Code documentation generators (free tools)

Source Code documentation is an often neglected  aspect of Software Engineering. In most software projects, an overview of the code structure is useful both for new developers looking at the code for the first time, as well as a reference for all developers interacting with this code.

Fortunately, there are many useful tools to help us with this issue, namely, Code Documentation Generators. These tools pick up the code’s structure through syntactic  parsing and typically augment it with information supplied by the developers directly in the source code. In the last step, a nice HTML-based reference manual is typically exported.

The following sections  present some interesting examples of this type of tool.

C/C++

Doxygen

Screenshots of doxygen documentation:

HTML:

Screen Shot 11-12-17 at 05.57 PM

Latex:

Java

Javascript

C#/VB

  • Sandcastle Help File Builder (SHFB)
    • https://github.com/EWSoftware/SHFB
    • A standalone GUI, Visual Studio integration package, and MSBuild tasks providing full configuration and extensibility for building help files with the Sandcastle tools

    • Screen Shot 06-07-17 at 10.54 AM

 

Advertisements

User Experience (UX) References

Here are some interesting references on User Experience / User Interfaces, which I personally recomend:

Code Smells detectors

A Code smell is an interesting Software Engineering concept. According to Wikipedia, a Code Smell

“refers to any symptom in the source code of a program that possibly indicates a deeper problem.[1] According to Martin Fowler, “a code smell is a surface indication that usually corresponds to a deeper problem in the system“.[2] Another way to look at smells is with respect to principles and quality:[3] “smells are certain structures in the code that indicate violation of fundamental design principles and negatively impact design quality“.

Common code smells include:

  • Class-level smells
    • Large class, Feature envy, Inappropriate intimacy, Refused bequest, Lazy class/freeloader
  • Method-level smells
    • Too many parameters, Long method, Excessively long identifiers, Excessively short identifiers, Excessive return of data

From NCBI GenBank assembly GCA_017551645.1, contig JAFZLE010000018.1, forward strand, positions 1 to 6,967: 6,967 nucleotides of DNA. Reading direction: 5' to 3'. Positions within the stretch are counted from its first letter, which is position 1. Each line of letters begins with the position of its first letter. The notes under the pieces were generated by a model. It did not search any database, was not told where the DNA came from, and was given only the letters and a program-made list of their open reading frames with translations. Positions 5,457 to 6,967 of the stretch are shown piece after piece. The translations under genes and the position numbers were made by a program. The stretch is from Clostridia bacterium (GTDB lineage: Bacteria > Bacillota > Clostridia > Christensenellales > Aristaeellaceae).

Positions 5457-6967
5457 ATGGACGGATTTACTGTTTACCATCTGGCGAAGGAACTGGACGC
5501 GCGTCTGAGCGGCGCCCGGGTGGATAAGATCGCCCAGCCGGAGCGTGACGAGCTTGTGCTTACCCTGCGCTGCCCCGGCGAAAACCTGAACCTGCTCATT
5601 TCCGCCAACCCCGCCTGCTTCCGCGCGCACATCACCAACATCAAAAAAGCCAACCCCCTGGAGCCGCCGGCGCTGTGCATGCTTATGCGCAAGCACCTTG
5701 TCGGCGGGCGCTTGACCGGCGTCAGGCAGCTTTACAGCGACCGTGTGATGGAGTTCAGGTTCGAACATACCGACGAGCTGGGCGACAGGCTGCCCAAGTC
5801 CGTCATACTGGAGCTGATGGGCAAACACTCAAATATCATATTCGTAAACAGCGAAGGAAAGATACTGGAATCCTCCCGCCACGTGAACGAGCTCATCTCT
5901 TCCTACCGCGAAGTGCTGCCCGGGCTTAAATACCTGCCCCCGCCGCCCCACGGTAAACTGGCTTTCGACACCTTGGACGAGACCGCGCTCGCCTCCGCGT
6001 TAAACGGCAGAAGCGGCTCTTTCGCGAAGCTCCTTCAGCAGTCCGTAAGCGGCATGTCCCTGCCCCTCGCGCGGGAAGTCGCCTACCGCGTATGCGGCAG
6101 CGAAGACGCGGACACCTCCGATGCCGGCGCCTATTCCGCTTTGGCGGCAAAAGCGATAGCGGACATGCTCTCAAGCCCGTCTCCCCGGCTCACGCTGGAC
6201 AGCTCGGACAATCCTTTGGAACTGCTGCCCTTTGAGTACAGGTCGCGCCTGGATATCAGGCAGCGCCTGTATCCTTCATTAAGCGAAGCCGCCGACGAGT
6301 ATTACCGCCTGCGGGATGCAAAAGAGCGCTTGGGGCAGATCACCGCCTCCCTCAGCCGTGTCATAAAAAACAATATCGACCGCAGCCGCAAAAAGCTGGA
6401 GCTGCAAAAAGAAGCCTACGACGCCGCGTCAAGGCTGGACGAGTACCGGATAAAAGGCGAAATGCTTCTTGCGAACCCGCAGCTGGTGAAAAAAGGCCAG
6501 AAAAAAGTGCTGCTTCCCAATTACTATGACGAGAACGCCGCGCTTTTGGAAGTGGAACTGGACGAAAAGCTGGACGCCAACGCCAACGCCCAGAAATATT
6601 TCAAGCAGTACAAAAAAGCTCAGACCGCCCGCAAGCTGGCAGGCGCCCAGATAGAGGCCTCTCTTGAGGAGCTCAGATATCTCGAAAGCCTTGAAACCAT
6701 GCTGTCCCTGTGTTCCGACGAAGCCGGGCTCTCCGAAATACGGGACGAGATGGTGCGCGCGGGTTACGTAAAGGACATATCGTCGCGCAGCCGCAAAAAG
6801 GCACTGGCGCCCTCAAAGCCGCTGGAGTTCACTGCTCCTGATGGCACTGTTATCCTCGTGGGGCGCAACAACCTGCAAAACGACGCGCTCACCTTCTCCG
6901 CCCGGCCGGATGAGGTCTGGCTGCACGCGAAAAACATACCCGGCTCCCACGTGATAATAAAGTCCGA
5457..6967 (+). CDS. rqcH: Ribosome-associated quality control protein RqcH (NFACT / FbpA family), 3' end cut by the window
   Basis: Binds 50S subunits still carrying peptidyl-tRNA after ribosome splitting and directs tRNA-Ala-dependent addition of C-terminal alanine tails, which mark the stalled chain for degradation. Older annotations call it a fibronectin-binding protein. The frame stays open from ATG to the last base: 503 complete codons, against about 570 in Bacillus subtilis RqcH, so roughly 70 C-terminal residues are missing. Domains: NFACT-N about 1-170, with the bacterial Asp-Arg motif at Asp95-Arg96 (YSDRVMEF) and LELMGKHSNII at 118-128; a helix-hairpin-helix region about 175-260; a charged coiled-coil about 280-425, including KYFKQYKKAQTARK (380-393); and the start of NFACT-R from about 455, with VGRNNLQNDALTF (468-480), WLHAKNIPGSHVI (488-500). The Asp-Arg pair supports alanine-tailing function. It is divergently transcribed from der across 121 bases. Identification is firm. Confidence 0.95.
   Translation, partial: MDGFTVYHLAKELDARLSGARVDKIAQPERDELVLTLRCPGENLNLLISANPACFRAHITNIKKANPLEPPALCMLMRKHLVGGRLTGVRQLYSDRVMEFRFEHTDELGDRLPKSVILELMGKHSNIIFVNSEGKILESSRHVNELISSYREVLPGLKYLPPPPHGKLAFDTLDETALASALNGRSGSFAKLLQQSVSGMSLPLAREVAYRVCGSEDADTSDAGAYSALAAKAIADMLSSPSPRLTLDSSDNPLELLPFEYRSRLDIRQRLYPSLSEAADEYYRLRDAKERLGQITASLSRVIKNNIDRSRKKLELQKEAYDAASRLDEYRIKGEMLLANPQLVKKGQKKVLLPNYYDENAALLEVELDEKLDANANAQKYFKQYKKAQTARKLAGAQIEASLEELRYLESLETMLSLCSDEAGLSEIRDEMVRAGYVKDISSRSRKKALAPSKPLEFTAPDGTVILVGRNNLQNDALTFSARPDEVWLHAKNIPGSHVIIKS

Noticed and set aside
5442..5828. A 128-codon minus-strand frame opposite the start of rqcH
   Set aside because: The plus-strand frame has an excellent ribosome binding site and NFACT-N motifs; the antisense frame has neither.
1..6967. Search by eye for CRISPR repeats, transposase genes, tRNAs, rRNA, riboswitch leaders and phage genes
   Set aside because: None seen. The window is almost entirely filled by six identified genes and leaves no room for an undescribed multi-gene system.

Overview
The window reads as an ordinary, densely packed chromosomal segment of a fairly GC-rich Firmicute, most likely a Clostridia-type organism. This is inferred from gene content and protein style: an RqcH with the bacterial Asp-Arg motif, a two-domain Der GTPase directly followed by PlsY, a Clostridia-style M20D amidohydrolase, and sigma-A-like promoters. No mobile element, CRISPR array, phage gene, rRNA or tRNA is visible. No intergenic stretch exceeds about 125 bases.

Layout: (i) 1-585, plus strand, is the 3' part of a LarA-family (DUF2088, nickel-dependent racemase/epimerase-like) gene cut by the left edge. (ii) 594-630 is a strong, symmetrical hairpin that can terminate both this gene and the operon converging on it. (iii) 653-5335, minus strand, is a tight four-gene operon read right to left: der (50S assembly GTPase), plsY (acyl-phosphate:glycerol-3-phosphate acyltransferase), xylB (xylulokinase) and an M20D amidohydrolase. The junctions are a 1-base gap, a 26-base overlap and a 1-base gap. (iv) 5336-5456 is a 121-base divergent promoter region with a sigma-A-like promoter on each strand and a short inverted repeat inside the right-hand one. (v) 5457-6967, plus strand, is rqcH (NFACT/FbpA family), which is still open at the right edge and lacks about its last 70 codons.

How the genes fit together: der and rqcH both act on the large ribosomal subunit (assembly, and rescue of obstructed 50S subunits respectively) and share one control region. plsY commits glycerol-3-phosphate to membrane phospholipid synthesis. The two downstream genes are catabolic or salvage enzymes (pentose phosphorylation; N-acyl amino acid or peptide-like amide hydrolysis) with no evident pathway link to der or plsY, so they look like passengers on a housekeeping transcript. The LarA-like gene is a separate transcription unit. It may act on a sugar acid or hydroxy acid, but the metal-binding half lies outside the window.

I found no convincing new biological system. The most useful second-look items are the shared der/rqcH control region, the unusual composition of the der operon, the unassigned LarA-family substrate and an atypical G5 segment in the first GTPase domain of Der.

• Excessive use of literals, Cyclomatic complexity, Downcasting
    • Orphan variable or constant class
    • Data clump

Code Smells detection tools

Some free code smell detection tools (which perform static code analysis) include:

Conclusion

Most of these smells lower your code’s quality and maintainability. Be sure to include some of these detection tools on your development processes, as well as appropriate coding standards. Automatic noncompliance detection can be accomplished by adding these tools to your build process.

You can research more tools at https://en.wikipedia.org/wiki/List_of_tools_for_static_code_analysis

References

Domain Specific Languages (DSLs)

Domain Specific Languages (DSLs) are special-purpose programming languages developed for a specific domain. Some of its most interesting benefits include:

  • increasing productivity (by reducing the lines of code that have to be written manually)
  • test generation
  • formal verification

These languages work by using higher-level constructions and restrictions. They can be either textual (declarative or imperative) or graphical, and can include multiple views for the same domain.

I’ve used this type of languages extensively in my work and it saves a lot of time. “Preprocessing” is one of the tyipcal ways to implement them. Some subtypes include:

  • Macro processing
  • Source-to-source transformation (conversion between languages)
  • Pipeline
  • Lexical processing

( more info at http://www.rose-hulman.edu/Users/faculty/young/OldFiles/CS-Classes/OldFiles/csse490-mbse/Readings/DSL-Survey-WhenHow.pdf )

You can use these languages for several purposes, including:

  • Defining an entity model
  • Protocol definition
  • High-level user interface description
  • Automated test case description
  • Software architecture description

Microsoft has some easy to use DSL editor tools in Visual Studio. Check the “Modeling SDK for Visual Studio – Domain-Specific Languages” at http://msdn.microsoft.com/en-us/library/bb126288.aspx .

I strongly recomend using DSLs, they can save you a lot of time and money.

References: